Finland: Selected Issues

In recent years, the IMF has released a growing number of reports and other documents covering economic and financial developments and trends in member countries. Each report, prepared by a staff team after discussions with government officials, is published at the option of the member country.

Abstract

In recent years, the IMF has released a growing number of reports and other documents covering economic and financial developments and trends in member countries. Each report, prepared by a staff team after discussions with government officials, is published at the option of the member country.

Fiscal Policy: Promoting Growth and Ensuring Sustainability1

Finland’s public finances are facing pressure from two related problems: slowing trend growth and a rapidly aging population. The need for adjustment is complicated by a weak economy, which would be further harmed by a rapid tightening. Simulations suggest that structural reforms could offset the fiscal adjustment’s drag on growth, especially product market reforms. Pension reforms would also be beneficial on both the fiscal sustainability and growth fronts.

A. Introduction

1. Finland’s public finances are facing pressure from two related problems: slowing trend growth and a rapidly aging population. Low productivity growth and structural change (e.g., Nokia’s break-up) are contributing to the recent decline in trend growth, but the rapid aging of the population is compounding the problem, as a growing share of the population joins the ranks of the retired. The fiscal pressure comes on two fronts. First slower trend growth means that nominal revenue will grow more slowly than in the past, necessitating that expenditure growth be reined in accordingly. At the same time, the demographic trends are starting to put pressure on age-related spending such as pensions and healthcare and long-term care for the elderly, which are set to rise substantially as a share of GDP over the next few decades—from 20.6 percent of GDP in 2010 to 26.2 percent in 2030 (EC, 2012). Age related spending pressures combined with a rapid and sustained increase in spending since 2007, driven mainly by local government and social security spending, have given rise to a sustainability gap estimated at roughly 4.7 percent of GDP. This means the government needs to implement a structural fiscal adjustment worth 4.7 percent of GDP over a 10-year period in order to maintain public debt sustainability over the long run (see Box 1). Delaying the start of the adjustment by 10 years would raise the size of the total adjustment needed by about ½ percentage point of GDP.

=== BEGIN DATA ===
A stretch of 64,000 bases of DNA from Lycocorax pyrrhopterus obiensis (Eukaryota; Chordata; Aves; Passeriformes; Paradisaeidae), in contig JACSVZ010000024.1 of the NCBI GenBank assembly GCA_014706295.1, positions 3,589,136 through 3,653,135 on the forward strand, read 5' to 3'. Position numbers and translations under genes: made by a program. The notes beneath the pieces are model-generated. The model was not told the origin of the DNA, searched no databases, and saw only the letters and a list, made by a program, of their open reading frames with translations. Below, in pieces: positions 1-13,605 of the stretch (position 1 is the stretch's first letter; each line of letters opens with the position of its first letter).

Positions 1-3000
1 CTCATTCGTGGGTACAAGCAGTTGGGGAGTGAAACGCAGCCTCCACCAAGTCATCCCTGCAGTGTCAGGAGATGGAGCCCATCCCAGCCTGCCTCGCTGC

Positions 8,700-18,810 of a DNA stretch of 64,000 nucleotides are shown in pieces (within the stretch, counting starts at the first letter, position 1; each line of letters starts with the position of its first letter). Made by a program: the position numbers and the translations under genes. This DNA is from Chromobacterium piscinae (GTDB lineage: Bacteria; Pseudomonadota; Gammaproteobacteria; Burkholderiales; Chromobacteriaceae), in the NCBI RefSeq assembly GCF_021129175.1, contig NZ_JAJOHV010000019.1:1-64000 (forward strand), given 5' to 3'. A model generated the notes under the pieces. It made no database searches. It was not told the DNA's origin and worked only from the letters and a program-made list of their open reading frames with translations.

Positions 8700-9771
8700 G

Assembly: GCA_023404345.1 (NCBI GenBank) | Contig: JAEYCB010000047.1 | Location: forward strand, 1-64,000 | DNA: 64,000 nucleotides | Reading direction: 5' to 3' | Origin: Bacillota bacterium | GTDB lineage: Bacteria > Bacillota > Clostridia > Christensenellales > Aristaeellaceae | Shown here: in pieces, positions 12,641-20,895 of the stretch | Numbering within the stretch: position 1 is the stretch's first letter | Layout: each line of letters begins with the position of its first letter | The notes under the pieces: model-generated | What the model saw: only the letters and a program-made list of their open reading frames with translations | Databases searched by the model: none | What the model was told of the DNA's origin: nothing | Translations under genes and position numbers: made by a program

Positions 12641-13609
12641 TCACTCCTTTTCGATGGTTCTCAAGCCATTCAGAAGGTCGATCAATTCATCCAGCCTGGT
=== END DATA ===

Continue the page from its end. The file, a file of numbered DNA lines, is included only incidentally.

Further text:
A04ufig01

Rise in Spending due to Aging, 2010–60

(Percent of GDP)

Citation: IMF Staff Country Reports 2014, 140; 10.5089/9781498331333.002.A004

Sources: DG ECFIN 2012 Aging Report (EC, 2012) and Fund staff calculations.
A04ufig02

Rise in General Government Spending, 2007–14

(Percent of GDP)

Citation: IMF Staff Country Reports 2014, 140; 10.5089/9781498331333.002.A004

Sources: Finnish authorities and Fund staff calculations.

2. The need for adjustment creates a growth trade-off in the short term. The sustainability gap needs to be addressed. At the same time, the economy has been in recession for two years and additional fiscal adjustment efforts beyond those already planned could undermine the modest recovery forecast for 2014. This is further complicated by the EU fiscal rules (incorporated in national legislation) that Finland is obliged to satisfy. In particular, there is a risk that the European Commission will call for further fiscal adjustment this year. This is based on its estimates of a deteriorating structural fiscal balance, for which the EU’s Fiscal Compact sets a medium term objective of −0.5 percent of potential GDP, and that the public debt-to-GDP is projected to approach the 60 percent level in 2014 (see Box 2).

3. The correct timing and composition of fiscal adjustment will be critical to both a successful economic recovery today and a sustainable fiscal position in the long run. To sustain the recovery, in the short run the government should avoid enacting additional fiscal adjustment measures. A credible medium-term adjustment plan that ramps up the pace of adjustment only after the economy’s return to growth is firmly entrenched would provide the right balance between shot-run growth concerns and longer-run fiscal sustainability concerns. Other policy measures could buttress the fiscal adjustment plans and offset the declining trend growth and labor force participation of older workers, particularly structural reforms that raise productivity and employment over the medium-term.

4. Simulations illustrate how a balanced approach might look, but also indicates the inherent uncertainty in such exercises. In the fiscal adjustment scenario, this stems from uncertainty regarding the size of the fiscal multiplier. In the structural reforms simulations, it stems from uncertainty about both the structural policy gap and how quickly the economy will react to key reforms. In addition, the potential policy options are outlined and compared to the government’s current plans.

B. Fiscal Adjustment Simulations